Why Support a DC Public Bank, Part 1
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Why Support a DC Public Bank, Part 1

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This quick presentation covers the DC Public Banking Center's core concepts about the need and benefits for establishing the DC Public Bank. Part 1.

This quick presentation covers the DC Public Banking Center's core concepts about the need and benefits for establishing the DC Public Bank. Part 1.

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Why Support a DC Public Bank, Part 1 Why Support a DC Public Bank, Part 1 Presentation Transcript

  • DC PUBLIC BANKING CENTER   Creating Public Money for the Public Good
  • Problems a DC Public Bank  Will Address Lack of jobs which are due to artificial scarcity  of affordable credit. Government deposits are not safe in today’s  big banks. Financing is lacking to meet Sustainable DC  goals.
  • DC Public Bank Solutions Creates new jobs and spurs economic growth Enhances the financial health and security of  the city's general fund Promotes a Sustainable DC View slide
  • 82% 13% 5% DC Gov't Deposits Large Banks  82% Treasury  Bonds 13% Local Banks  5% Where does DC government  currently deposit its money?   View slide
  • Do you think your DC tax  dollars are safe in the big  banks  ?
  • Current U.S. law puts DC government deposits at risk 2010 Dodd-Frank law: taxpayers will no longer bail out failing banks. Now we have bail-ins. Government deposits above $250,000 are not FDIC insured. No DC government deposit accounts are less than $250,000 (as of Jan. 2012). Many DC government deposits are held in uninsured accounts.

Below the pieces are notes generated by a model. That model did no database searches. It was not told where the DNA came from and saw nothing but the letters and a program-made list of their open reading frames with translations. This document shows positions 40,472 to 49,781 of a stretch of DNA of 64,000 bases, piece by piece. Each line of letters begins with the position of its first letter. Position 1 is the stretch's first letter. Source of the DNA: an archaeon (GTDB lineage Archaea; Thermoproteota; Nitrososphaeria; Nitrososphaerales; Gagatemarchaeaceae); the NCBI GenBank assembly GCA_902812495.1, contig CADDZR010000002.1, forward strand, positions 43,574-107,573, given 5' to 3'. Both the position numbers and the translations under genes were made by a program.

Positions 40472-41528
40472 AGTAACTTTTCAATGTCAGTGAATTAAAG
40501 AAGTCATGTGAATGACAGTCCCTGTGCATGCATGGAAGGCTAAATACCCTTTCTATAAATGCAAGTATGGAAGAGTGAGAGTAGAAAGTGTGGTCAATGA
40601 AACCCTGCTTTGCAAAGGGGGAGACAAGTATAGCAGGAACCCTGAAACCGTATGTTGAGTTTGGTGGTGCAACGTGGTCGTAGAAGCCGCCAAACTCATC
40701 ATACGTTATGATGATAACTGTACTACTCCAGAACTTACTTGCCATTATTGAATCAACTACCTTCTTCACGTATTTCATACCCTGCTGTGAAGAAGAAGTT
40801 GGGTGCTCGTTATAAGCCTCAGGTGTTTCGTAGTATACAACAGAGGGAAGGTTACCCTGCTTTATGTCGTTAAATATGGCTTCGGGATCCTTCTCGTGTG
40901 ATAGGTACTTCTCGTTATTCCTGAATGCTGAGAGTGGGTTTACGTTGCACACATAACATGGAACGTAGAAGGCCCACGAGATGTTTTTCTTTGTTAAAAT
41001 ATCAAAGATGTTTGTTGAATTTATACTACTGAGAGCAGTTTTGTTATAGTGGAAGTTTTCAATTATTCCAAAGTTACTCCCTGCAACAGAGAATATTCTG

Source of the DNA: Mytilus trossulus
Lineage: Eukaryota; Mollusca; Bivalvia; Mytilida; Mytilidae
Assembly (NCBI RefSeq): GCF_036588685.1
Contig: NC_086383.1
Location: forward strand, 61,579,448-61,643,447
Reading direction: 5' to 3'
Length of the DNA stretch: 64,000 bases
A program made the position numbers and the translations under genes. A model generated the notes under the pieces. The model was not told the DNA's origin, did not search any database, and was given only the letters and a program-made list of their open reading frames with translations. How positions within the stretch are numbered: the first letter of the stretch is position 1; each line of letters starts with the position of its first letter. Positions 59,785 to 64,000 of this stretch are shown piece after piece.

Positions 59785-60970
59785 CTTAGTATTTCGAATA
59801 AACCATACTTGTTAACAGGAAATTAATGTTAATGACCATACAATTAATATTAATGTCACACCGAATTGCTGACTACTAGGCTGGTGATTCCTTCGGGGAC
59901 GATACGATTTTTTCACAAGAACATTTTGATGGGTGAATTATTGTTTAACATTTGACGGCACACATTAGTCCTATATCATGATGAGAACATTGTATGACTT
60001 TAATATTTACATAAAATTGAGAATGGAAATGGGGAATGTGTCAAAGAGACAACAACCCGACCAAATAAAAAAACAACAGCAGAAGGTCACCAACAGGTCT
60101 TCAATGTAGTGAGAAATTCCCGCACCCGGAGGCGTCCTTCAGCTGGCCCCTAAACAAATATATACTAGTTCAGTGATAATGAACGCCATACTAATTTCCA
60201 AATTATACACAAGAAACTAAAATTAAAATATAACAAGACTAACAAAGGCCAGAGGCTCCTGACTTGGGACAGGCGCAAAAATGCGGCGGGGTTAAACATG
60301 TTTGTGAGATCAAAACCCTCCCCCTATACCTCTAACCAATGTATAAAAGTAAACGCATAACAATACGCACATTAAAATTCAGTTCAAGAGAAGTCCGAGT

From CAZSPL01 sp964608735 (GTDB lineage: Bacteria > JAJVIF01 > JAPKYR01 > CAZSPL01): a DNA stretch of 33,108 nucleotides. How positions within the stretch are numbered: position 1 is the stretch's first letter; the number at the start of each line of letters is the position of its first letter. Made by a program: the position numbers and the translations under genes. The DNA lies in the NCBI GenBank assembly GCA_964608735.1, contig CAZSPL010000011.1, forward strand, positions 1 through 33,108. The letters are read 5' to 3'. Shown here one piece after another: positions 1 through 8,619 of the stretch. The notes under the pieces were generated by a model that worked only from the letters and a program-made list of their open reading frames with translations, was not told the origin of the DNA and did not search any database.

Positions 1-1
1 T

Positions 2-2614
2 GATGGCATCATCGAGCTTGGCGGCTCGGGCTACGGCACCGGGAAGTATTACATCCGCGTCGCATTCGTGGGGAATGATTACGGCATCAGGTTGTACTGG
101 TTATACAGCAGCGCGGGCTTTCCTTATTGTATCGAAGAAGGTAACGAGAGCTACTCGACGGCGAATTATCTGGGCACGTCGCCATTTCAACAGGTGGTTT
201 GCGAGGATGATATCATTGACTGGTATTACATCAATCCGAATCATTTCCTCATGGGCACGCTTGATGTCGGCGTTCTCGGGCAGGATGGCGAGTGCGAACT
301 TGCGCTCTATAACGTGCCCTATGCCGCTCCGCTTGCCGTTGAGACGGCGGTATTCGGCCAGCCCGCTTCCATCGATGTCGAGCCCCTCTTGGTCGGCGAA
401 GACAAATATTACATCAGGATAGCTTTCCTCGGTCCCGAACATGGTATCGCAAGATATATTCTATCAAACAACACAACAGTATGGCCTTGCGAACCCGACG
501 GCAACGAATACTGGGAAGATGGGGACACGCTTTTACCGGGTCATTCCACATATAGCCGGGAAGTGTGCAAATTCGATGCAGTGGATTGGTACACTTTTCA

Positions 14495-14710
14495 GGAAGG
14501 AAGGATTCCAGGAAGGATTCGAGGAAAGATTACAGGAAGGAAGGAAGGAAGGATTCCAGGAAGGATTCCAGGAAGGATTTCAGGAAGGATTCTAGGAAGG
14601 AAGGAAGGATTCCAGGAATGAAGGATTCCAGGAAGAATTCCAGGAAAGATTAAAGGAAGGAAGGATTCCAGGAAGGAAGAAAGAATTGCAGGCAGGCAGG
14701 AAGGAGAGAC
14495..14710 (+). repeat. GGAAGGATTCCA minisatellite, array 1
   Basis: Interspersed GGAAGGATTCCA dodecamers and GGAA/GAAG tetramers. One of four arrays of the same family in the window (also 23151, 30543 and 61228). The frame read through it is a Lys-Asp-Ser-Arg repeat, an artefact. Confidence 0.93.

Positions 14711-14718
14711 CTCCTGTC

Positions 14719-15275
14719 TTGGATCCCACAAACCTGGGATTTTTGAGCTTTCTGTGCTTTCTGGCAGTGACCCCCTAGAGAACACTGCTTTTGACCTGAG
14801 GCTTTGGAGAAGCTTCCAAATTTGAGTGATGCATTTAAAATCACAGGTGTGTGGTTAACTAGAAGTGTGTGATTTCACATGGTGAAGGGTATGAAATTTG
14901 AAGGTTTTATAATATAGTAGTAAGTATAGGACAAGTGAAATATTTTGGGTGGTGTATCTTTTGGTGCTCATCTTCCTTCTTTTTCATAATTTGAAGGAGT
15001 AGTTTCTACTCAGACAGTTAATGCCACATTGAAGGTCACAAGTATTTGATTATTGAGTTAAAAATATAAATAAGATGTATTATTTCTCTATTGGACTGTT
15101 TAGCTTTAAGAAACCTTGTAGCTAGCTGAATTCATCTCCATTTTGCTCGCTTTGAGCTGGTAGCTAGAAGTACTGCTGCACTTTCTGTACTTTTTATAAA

• Confiscation of deposits to save a bank is called a “bail in”!
  • FDIC & Bank of England Approve Bail-in Policy “Resolving Globally Active, Systematically Important, Financial Institutions”  A joint memorandum by the Federal Deposit Insurance Corporation and the Bank of England,10 December 2012, which says…  Under Dodd-Frank Act authority, the FDIC would assign losses to shareholders & unsecured creditors if a such bank fails. Source: http://www.fdic.gov/about/srac/2012/gsifi.pdf
  • Derivatives Held by Bank Receive Priority When Bank Fails  Government accounts may be subject to bail-in requirements.  Derivatives have super priority claim on bank collateral.  There may not be any funds left for local government deposit claims. Source: Ellen Brown, “Winner Takes All: The Super Priority Status of Derivatives”
  • Are all banks in the world private ?
  • No! Globally, 40% of all banks are publicly owned.
  • Germany has had public banks since the 19th century. The Bank of Canada operated as a public bank from 1935 to 1971. Brazil, Russia, India and China all have very large, mature public banking sectors. Japan & New Zealand have public banks through their post offices. The United States once had public postal banks!
  • Public Banks Resist Recession That’s why, around the world, public banks have escaped the credit crisis and helped their economies to recover.
  •  North Dakota owns its own public bank  The Shawnee Tribe in Oklahoma also has its own public bank.  At least 15 states, one city, and one county are considering creating public banks. Public Banking in the U.S. Today
  • North Dakota has had its own bank since 1919 • The farmers were losing their farms to the Wall Street bankers. • They organized, won an election, and passed legislation to create a public bank. Photo thanks to Ellen Brown
  • The Bank of North Dakota (BND) How It Works  All state revenues are deposited in BND by law.  BND is wholly owned by the state of ND.  BND makes participation loans with local banks. BND’s home today
  • What does BND do for ND today?  Partners with local banks to increase local lending  Makes low interest loans for designated local projects  Redirects credit away from speculation in derivatives toward local lending  Fulfills mandate to deliver quality, sound financial services that promote agriculture, commerce and industry in North Dakota.
  • The only state to escape the credit crisis State budget surplus every year since financial meltdown in 2008 Lowest unemployment rate in US Lowest foreclosure rate in US Lowest loan default rate in US How's North Dakota's Economy Now?